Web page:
Novel about My Wife won the 2009 New Zealand Montana Award so I was a bit disconcerted when it turned out to be so firmly placed in contemporary London and seemed so authentically British in its style and preoccupations. The wife, Ann, is Australian, and the husband narrating the story is English. There are some scenes in Fiji, and some references to life in Australia – but New Zealand seems to have been off the radar…
Well, a novel is what it is, and perhaps this one had to be set in London because the world of scriptwriting for film and TV is maybe there instead of Wellington or Dunedin, but I was disappointed. One of the many things I like about reading is that one can absorb all kinds of interesting information about people, places and history, and perhaps I was naive but I was looking forward to reading a New Zealand book about New Zealanders in New Zealand. I have been feeling guilty about neglecting New Zealand fiction, but I don’t feel as if I have made amends by reading this one.
Anyway, enough of all that. Novel about My Wife is a very interesting book. It reminded me a bit of Louis Nowra’s Ice in its treatment of a not-quite-reliable narrator posthumously explaining about his wife. Admittedly in Ice she’s not quite dead yet but she may as well be and the grief and irrational thinking about lost opportunities is the same. Novel about My Wife is more gothic, however, and for all its ambiguities, a more straightforward story.
Tom Stone’s wife is dead, and he is telling the story of their life together in Hackney in London. He’s a not-very-successful scriptwriter and she makes masks for cancer patients. They are always short of money, but always have plenty to spend, courtesy of credit cards and loans from his mother even though he doesn’t like her and mocks her for being too conservative.
So, they were a very modern young couple with a baby on the way when Ann started seeing an intruder around the home. The suspense hinges on whether this intruder is real or imagined and I’m not going to spoil it for anyone by commenting on that.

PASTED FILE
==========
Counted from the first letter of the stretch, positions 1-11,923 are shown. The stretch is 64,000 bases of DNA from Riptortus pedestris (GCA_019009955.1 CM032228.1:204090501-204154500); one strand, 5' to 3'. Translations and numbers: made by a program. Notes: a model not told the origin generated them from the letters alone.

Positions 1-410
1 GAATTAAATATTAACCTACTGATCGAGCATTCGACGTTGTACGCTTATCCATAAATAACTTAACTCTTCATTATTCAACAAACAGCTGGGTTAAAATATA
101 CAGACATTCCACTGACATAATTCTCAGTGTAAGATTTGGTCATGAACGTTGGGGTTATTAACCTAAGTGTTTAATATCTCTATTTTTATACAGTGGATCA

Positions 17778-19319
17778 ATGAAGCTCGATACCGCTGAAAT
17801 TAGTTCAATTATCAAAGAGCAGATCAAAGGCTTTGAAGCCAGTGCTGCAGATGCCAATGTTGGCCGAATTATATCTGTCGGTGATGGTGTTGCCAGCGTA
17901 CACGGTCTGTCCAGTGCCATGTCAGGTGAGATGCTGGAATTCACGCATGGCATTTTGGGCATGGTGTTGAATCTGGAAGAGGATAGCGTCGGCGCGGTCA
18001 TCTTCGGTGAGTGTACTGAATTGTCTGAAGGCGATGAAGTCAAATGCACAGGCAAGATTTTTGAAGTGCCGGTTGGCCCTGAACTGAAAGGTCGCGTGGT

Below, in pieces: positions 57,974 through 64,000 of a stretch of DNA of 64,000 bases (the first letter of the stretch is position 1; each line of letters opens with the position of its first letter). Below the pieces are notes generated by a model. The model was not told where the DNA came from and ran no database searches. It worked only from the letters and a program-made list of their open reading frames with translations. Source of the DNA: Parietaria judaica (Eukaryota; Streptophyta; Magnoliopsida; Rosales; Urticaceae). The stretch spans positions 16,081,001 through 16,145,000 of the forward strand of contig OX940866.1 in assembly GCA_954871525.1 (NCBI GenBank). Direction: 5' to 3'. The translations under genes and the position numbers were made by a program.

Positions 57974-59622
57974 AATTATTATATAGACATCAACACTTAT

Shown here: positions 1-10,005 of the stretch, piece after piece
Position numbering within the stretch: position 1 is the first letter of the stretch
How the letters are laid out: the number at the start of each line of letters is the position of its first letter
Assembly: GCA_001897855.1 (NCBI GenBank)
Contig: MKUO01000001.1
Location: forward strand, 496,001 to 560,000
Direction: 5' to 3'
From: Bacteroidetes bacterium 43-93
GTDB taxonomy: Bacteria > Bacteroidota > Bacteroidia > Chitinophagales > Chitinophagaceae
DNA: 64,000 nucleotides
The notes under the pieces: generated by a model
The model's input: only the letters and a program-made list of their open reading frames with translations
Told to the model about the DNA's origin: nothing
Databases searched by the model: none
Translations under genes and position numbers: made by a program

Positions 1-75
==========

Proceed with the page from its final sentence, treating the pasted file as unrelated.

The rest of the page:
For me, the book was too long for itself. There’s some great characterisation, especially the yuppies Simon and Tonia and their children Titus and Ruby-Lou. The atmosphere is convincing, depicting the hostile world of modern London with its routine muggings and its train derailments feared as another act of terrorism alongside Ann’s terror of the stalker and memories of an incident in Fiji on their wedding night. The dialogue is often laugh-out-loud funny because Tom is so contemptuous of everybody else and yet so unaware of his own failings. He romanticises their relationship and family life (so over-the-top about falling in love with the baby!), eulogising Ann as you’d expect him to, but still! it doesn’t take long before the reader realises that nothing he says can be taken at face value. But I thought the novel too long, and I couldn’t stop myself wandering off to find something else to read as well rather then read it straight through to the end as a gothic suspense-filled novel should be read.
Customer reviews on Good Reads are often peeved by the narrative gaps but I felt that once a reader accepts that a grief-stricken guilt-ridden husband isn’t going to be able to write a fully coherent account of events, the narration had its own logic.
Pickle Me This was mystified by the ending, but his interview with the author reveals that the ambiguity was intentional. There’s another good review at The Believer too and another at The Times Online.
Author: Emily Perkins
Title: Novel about My Wife
Publisher: Bloomsbury 2009
Source: Personal Library